August 21, 2018

Accounting News Roundup: Tax Bill Hits a Speed Bump, Anti-Excel Backlash, and RSM in Canada | 12.01.17

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Republican Tax Bill Hits Snag Over Deficit Concerns [NYT]
Remember when Republicans said that these tax cuts would pay for themselves? Hahaha, no, just kidding. The Joint Committee on Taxation estimates, even when taking into account economic growth, the tax bill would still add over $1 trillion to the deficit. So now, Republicans have to find billions in revenue and guess where they’re looking: “Lawmakers are now considering alternatives, including reinstating the alternative minimum tax on some corporations and wealthy individuals, and raising the corporate rate above 20 percent after some number of years. A final vote on the bill is expected on Friday after a series of amendments are considered.”

Bonus reading: The JCT’s full analysis, including the table on page 7 with the deficit details.

Ahead of Vote, Promised Treasury Analysis of Tax Bill Proves Elusive [NYT]
Speaking of tax bill analyses, the one that Treasury Secretary Steven Mnuchin has been promising may or may not exist, but it sure hasn’t seen the light of day. This got the attention of Mass. Senator Elizabeth Warren who asked the Inspector General to look into it. “Either the Treasury Department has used extensive taxpayer funds to conduct economic analyses that it refuses to release because those analyses would contradict the Treasury secretary’s claims, or Secretary Mnuchin has grossly misled the public about the extent of the Treasury Department’s analysis,” Warren wrote to the IG.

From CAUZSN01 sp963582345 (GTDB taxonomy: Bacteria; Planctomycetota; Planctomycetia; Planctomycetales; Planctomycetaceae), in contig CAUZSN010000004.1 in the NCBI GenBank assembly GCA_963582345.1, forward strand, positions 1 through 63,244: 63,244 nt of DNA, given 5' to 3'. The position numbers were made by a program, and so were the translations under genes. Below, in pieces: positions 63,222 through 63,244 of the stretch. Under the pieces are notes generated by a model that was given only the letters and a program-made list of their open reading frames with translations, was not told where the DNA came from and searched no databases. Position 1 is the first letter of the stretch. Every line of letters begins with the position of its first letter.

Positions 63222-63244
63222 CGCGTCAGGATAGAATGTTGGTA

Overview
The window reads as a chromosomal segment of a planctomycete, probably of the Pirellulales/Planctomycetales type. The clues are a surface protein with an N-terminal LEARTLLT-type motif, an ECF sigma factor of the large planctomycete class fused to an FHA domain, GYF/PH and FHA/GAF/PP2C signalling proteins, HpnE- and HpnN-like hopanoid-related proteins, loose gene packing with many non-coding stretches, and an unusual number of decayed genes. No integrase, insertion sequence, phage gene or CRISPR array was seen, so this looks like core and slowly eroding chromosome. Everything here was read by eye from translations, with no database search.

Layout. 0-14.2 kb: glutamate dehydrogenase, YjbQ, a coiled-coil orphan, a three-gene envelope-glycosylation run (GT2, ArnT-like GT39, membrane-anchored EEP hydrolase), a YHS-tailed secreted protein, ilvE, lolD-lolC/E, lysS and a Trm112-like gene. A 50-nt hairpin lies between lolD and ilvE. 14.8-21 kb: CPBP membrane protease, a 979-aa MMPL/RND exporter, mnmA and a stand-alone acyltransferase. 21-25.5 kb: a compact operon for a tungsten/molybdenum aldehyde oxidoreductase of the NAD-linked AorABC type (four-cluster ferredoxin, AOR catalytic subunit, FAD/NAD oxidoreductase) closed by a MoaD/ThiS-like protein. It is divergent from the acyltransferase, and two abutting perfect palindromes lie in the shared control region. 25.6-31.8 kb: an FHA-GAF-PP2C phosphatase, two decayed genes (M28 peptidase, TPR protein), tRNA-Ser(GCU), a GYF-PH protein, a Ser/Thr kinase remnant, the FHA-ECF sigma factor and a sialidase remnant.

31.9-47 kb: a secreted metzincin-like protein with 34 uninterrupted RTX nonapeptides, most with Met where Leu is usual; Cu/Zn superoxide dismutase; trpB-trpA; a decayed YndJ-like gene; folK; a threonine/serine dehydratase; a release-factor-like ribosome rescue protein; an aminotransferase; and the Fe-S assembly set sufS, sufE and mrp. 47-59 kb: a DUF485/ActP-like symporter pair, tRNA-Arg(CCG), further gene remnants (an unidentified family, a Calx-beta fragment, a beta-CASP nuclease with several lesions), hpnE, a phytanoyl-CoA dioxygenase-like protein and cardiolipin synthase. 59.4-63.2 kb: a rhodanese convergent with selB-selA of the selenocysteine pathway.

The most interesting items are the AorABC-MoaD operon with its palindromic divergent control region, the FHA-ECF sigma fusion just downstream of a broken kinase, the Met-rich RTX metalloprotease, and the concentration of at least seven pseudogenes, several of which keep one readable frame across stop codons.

Elsewhere in Trump Administration tax bill falsehoods, this tweetstorm from Tony Nitti covers it.

Finance Pros Say You’ll Have to Pry Excel Out of Their Cold, Dead Hands [WSJ]
Yes, there’s been a backlash to the WSJ’s anti-Excel article, so, naturally, it warranted a follow-up, and every word is a delight. “Lots of intelligent and otherwise rational people would sooner clobber you with a bat than let you separate them from Excel,” reads one line. One engineer said, “[a] battle with the actuaries” over switching from Excel to a new software, “reminded him of trying ‘to talk my dad into buying a new car.'” And here’s a scary picture: “There’s a Red Badge of Courage that people wear when they stay up all night and work a spreadsheet to get something that they think is unique and artisanal.”

Earlier: Megan Lewczyk wrote about dumping Excel in April 2016, and that got ugly, too. The WSJ should’ve known they were kicking a hornet’s nest with this one.